CAT - Cultures in America in Transition (Hg. von Ansgar Nünning, Vera Nünning, Norbert Finzsch)
'Just the Two of Us'
Self-Narration and Recognition in the Contemporary American Novel
Who am I and how can I tell my story to an Other? ’Just the Two of Us’ examines self-narration by looking at the scenario of address in literature and theory of the US after postmodernism. It asks how a narrative identity is ‘made’ in the telling and develops an analytical toolkit of self-narration which is applied to five contemporary American novels: Geraldine Brooks’ March, Curtis Sittenfeld’s Prep, Benjamin Kunkel’s Indecision, Marisha Pessl’s Special Topics in Calamity Physics, and Jeffrey Eugenides’ Middlesex.
The present theory of self-narration is compiled from tenets from autobiography theory, narrative psychology, reader response criticism, and Paul Ricoeur’s hermeneutics of the self. It also considers recent discourses of subjectivity - narrative performativity and the ethical turn - to assess how each fictional narrator builds his or her own story into a scaffolding of culturally available plots, generic frameworks, and forms of reader address. In self-narration, this book argues, we not only have to address the reasons for telling one’s story, but also how it is told and to whom. Narrator and audience are both engaged in calling to life the narrative self: The self-narrating I is brought forth by ‘just the two of us.’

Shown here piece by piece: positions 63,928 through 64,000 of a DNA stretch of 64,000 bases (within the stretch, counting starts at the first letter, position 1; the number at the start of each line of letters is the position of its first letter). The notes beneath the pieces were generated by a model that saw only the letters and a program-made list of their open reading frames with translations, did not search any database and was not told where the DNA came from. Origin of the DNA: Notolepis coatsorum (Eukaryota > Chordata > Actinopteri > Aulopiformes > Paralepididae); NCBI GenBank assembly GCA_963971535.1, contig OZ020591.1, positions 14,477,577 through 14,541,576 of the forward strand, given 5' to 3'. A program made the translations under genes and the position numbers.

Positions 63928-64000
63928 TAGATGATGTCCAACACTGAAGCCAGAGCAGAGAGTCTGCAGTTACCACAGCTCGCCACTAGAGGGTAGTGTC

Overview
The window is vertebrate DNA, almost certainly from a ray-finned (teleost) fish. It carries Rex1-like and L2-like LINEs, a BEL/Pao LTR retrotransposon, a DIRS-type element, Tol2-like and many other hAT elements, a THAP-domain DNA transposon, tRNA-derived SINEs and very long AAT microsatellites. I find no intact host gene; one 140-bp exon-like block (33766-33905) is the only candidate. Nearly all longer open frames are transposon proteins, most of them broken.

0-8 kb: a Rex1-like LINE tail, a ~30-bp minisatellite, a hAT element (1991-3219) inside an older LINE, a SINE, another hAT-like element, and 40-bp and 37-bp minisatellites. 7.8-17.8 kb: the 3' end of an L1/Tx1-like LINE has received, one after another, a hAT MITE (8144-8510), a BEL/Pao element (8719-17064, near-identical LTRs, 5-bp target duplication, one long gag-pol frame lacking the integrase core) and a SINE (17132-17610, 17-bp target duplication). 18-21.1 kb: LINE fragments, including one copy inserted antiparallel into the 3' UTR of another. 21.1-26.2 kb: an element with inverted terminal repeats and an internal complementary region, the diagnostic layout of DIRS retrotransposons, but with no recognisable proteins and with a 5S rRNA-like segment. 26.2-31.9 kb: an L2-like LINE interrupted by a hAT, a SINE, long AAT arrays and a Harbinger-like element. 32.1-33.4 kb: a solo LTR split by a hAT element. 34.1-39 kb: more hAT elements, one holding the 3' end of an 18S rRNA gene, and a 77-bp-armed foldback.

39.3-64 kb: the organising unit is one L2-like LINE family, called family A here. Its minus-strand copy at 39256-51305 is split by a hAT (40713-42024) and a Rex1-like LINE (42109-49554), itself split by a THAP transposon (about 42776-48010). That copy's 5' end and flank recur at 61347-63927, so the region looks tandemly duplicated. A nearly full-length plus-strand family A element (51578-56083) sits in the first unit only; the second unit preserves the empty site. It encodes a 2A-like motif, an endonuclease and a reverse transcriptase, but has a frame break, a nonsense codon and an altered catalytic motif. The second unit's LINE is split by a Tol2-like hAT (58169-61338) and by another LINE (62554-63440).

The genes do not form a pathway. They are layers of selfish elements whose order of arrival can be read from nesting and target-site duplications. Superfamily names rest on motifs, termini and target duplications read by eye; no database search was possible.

ISBN 978-3-86821-283-9, 230 S., kt., € 26,50 (2011)
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